CLEARWATER, Fla. — Pinellas County officials said Tuesday that public works crews and contractors have removed more than 1.2 million pounds of marine life since red tide started to impact the county's beaches in June.
Local governments in Pinellas have now removed around 613 tons of dead fish and marine life from area waterways as very high levels of Red Tide persist within Tampa Bay.
Pinellas County contractors and the City of St. Petersburg collected around 124 tons of fish on Sunday and Monday alone from Tampa Bay, Boca Ciega Bay and the Intracoastal Waterway.
Red Tide in some parts of Tampa Bay in the past few days tested at ten to 17 times the concentration considered “high,” which can cause significant respiratory issues in people as well as fish kills.
Concentrations along Pinellas beaches on Monday ranged from low to high, but impacts vary from day to day. Beaches remain open and areas with lower levels of Red Tide are safe to visit, however, higher concentrations can cause health effects, especially for people with underlying respiratory issues.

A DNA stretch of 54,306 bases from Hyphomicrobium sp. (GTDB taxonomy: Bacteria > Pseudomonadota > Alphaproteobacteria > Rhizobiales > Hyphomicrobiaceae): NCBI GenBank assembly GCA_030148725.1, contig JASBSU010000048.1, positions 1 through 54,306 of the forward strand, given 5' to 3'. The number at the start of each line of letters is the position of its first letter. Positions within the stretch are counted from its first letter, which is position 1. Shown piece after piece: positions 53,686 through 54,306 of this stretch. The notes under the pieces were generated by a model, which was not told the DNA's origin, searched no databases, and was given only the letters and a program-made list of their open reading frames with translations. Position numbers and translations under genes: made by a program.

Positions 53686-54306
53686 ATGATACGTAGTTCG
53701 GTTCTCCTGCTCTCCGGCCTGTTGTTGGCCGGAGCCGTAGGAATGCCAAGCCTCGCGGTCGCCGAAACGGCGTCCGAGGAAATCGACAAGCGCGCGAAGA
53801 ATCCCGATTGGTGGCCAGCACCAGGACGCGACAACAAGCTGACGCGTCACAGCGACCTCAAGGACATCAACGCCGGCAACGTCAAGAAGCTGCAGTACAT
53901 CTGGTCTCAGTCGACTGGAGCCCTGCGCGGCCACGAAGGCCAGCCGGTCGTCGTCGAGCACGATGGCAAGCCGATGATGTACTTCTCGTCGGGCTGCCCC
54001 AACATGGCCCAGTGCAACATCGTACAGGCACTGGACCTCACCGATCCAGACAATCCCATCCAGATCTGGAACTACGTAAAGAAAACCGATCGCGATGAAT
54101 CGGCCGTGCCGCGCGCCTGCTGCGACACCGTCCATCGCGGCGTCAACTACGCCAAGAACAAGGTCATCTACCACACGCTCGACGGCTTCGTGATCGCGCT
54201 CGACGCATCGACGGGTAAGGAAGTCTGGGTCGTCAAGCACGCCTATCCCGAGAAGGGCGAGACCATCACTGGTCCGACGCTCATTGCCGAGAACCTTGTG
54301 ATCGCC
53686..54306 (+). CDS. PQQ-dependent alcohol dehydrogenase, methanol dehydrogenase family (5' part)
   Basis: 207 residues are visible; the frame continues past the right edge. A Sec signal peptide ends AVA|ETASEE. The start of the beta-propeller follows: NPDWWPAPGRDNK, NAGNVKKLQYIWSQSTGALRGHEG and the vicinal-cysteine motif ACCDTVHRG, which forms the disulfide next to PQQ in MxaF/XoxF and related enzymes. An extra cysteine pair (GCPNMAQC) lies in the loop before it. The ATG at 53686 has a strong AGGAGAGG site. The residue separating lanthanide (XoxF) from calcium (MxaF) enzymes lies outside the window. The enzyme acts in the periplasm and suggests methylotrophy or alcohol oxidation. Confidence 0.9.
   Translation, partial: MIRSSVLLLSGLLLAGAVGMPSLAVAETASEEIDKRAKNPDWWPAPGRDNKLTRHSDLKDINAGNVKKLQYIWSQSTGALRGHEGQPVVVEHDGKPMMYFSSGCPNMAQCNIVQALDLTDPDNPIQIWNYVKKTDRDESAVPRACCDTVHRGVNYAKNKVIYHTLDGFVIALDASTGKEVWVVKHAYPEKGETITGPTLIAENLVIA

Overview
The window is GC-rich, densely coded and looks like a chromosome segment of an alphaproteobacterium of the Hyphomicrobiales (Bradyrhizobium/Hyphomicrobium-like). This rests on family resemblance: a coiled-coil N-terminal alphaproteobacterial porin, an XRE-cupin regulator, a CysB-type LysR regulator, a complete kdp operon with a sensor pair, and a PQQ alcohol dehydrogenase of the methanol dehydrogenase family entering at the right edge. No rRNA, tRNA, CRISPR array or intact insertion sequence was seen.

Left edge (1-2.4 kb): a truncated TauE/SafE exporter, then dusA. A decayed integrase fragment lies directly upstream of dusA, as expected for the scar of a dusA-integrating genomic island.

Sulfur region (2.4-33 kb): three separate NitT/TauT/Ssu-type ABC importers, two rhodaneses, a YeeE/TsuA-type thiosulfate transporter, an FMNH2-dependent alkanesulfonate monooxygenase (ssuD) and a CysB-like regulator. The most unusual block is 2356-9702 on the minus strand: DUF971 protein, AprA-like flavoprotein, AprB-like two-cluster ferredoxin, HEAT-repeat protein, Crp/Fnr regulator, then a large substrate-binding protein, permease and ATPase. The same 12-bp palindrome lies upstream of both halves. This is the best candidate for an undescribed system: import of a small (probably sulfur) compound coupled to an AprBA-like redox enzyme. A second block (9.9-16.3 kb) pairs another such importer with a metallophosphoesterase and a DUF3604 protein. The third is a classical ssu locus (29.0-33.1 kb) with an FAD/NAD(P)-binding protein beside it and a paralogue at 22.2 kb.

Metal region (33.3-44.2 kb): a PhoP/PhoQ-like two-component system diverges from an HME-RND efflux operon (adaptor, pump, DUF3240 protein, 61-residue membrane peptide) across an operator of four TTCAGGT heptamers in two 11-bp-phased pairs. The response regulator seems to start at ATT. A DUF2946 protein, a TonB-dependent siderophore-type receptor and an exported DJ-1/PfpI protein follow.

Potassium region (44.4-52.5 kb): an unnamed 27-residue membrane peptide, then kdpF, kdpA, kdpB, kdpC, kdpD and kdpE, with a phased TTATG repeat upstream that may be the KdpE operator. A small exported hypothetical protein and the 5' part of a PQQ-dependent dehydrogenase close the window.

“Red Tide is having an impact on our bay and beaches right now, but Pinellas County is working around the clock to lessen its effects on residents and visitors by removing dead fish and sharing the latest information on where the bloom is concentrated,” Pinellas Public Works Director Kelli Hammer Levy said in a statement. “Our beaches remain open and it’s important to check the latest information on which areas are being affected as conditions change from one day to the next.”
A large-scale operation to remove fish before they enter estuaries and canals continues this week.
The City of St. Pete is asking people to report any sick or dead dolphins, manatees, sea turtles or other non-fish wildlife by calling the FWC Hotline 888-404-3922.